The Witcher 3: Wild Hunt Preview


It’s no secret that the talented people at CD Projekt Red love their jobs, and what we were shown did nothing but confirm that. After a short wait, whereby I was asked “Can girls be Witchers too?” about thirty times by NGB’s Editor-in-Chief, we were led into a dark room somewhat reminiscent of a cosy independent cinema and the magic began.

Straight away we are given a sort of disclaimer – “The Witcher is still very much about telling a deep and enthralling story”. Truer words have never been spoken, but now they have a living breathing world to help them tell what will undoubtedly be an epic end to Garalt’s story. Along with a seamless world, that is now 35 times bigger than the Witcher 2, we now have a living breathing world. NPC’s will go about their daily lives, instead of repeating the same sequence of events every time you enter their village. Active wildlife will also go about their business giving more life to the world around you. At one point while traversing to a village across the seas on Geralt’s make-shift raft a whale nonchalantly crosses his path. This I can imagine is one of many awe-inspiring examples of the world that has been crafted by CD Projekt.

Full night/day and weather cycles are in affect and I must say, it looks gorgeous, just like the rest of this title, but it doesn’t just stop at aesthetics. Time of day and the weather will affect the way you play the game. Not only in where, when and how difficult it is to traverse the land and its beautifully realised seas, but also as to when you choose to engage your prey. Monsters can now become weaker or stronger depending on the time of day you attack. For example, taking on a werewolf on a full moon is a scenario you problem want to actively avoid unless you relish the challenge and want to live life a little dangerously.

With a bigger world, comes more detailed quests and a heap of side quests. CD Projekt Red have packed the game full of side quests that you can choose to take or leave at your own discretion. This is not too dissimilar to the previous game, but just on a much grander scale. No longer are these exclusive to village hubs, instead they are more dynamic and can appear all over the land, so for completionists, exploration is key.

Story quests seem to have benefitted from an extra layer of depth too. In the mission we were shown Geralt finds himself in a village that is being attacked by a supernatural creature of some sort. After being recruited for the job, his first task is to discover which beast he is dealing with. This is where Geralt’s new witcher sense comes into play, allowing you to scan the environment for clues. This seems to have taken the place of the ability to research via purchasing books on specific monsters, but it still fills out a “monster journal” which makes a return. After coming to the conclusion that you are dealing with a “Leshan” a creature that likes to posses a host so it can infinitely resurrect, the next job is to inform your employer and hunt the son of a gun. This leads to a situation where the villagers start a witch hunt for the innocent that has been possesed. It is unclear whether Geralt can stop this at this point, but you are capable of seeking out this person with your Witcher vision.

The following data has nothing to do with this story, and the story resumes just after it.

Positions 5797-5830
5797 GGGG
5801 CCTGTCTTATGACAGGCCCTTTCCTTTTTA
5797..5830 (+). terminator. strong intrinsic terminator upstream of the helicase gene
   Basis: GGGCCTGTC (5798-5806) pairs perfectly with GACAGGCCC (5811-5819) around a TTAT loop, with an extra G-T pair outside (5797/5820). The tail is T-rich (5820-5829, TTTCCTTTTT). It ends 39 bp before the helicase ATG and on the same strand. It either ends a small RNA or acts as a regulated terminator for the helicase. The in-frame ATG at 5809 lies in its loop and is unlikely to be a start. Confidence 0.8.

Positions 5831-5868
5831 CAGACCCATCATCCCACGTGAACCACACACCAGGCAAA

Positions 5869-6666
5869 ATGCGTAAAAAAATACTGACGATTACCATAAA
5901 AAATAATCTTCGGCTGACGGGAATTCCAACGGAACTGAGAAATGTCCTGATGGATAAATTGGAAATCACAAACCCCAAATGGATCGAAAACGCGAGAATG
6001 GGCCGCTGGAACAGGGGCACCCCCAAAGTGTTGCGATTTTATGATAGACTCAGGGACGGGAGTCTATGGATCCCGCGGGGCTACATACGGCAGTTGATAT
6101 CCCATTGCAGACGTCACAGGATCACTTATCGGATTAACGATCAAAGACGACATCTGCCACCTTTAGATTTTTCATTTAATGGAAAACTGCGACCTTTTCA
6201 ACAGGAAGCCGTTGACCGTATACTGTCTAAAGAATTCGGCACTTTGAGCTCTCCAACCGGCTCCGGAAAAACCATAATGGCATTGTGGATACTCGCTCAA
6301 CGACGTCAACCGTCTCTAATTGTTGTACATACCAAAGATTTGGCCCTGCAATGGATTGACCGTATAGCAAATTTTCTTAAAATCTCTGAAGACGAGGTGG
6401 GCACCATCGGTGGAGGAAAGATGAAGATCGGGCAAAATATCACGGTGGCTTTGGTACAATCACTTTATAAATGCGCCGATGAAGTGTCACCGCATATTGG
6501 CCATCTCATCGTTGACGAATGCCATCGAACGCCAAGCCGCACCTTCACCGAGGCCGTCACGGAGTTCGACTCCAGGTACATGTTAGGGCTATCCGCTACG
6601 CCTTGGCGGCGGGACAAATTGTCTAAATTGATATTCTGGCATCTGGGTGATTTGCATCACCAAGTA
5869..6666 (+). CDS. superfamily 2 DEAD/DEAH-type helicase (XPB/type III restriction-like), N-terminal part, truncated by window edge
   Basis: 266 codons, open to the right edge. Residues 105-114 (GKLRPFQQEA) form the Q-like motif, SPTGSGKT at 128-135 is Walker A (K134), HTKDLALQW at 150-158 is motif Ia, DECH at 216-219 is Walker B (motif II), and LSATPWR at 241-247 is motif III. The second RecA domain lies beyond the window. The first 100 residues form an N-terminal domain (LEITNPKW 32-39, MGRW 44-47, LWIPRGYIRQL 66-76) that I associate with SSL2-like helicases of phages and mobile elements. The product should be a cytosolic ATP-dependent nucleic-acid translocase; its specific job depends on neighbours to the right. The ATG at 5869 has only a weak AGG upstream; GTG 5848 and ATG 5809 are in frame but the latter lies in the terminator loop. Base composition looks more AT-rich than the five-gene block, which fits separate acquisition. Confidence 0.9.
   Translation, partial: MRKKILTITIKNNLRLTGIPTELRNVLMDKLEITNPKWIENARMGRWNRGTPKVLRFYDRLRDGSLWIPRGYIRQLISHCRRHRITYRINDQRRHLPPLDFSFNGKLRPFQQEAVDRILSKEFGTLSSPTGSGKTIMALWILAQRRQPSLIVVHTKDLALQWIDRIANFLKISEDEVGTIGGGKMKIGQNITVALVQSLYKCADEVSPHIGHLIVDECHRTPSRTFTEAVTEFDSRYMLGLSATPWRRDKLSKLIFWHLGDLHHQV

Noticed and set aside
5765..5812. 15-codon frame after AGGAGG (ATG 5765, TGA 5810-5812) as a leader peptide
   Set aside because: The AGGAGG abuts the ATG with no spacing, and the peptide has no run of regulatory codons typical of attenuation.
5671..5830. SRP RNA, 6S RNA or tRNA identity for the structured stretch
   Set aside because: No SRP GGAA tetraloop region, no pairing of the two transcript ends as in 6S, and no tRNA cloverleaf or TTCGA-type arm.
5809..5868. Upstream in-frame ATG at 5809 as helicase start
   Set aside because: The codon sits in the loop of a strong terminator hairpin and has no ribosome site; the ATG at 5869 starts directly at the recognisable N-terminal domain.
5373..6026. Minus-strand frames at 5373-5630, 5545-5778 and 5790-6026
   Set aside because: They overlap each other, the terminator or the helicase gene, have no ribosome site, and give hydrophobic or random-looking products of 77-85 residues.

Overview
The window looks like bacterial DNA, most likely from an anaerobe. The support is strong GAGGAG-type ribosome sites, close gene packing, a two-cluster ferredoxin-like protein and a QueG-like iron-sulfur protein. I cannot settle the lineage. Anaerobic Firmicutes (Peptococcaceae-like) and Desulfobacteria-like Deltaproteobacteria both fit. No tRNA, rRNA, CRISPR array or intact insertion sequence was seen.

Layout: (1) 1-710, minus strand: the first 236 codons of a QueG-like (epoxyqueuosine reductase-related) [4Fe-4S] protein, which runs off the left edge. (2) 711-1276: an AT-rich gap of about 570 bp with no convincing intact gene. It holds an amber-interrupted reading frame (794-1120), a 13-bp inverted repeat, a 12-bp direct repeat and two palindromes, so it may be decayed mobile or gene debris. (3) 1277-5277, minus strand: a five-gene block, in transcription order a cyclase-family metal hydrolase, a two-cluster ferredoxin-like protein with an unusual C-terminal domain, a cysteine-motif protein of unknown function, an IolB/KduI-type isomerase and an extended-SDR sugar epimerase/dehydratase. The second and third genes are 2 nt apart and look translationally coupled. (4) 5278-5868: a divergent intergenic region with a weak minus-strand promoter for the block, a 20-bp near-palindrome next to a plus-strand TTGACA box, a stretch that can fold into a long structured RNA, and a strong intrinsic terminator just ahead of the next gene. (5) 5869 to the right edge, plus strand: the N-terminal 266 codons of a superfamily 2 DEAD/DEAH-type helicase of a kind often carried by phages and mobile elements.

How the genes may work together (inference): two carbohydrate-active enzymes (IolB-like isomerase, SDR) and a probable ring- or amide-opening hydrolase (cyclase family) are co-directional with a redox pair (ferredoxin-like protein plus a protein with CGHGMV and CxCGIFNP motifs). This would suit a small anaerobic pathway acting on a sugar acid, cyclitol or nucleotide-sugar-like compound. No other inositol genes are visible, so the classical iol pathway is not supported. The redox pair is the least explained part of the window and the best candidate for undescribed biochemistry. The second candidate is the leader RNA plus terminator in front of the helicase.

For the sake of the demo, our demonstrator lets the mob do its thing and heads of to hunt the beast. This is where we are shown how a monster can have a severe impact on its surroundings. The leshan as it happens, likes to feed on the surrounding forest it inhabits. and so Geralts heads off on a totem smashing hunt while the forest around him distorts before he can meet and kill the big nasty himself. I was informed that killing some monsters will have an adverse affect on the environment, which might affect any near villages. How’s that for cause and causality. When Geralt returns to the village, he finds that the mob have killed the innocent civilian, meaning no Leshan comeback. Although we weren’t shown the consequences of this, we were told that in the final game, this will affect the story of that village when Geralt returns later in the game.

In turn, it was hard not to be impressed by what we were shown of the Witcher 3. CD Projekt seem to have taken everything that was great about the series and taken it to the next level. A fully explorable world, backed up by legitimately good storytelling, choices and consequences. I for one look forward to the final product.

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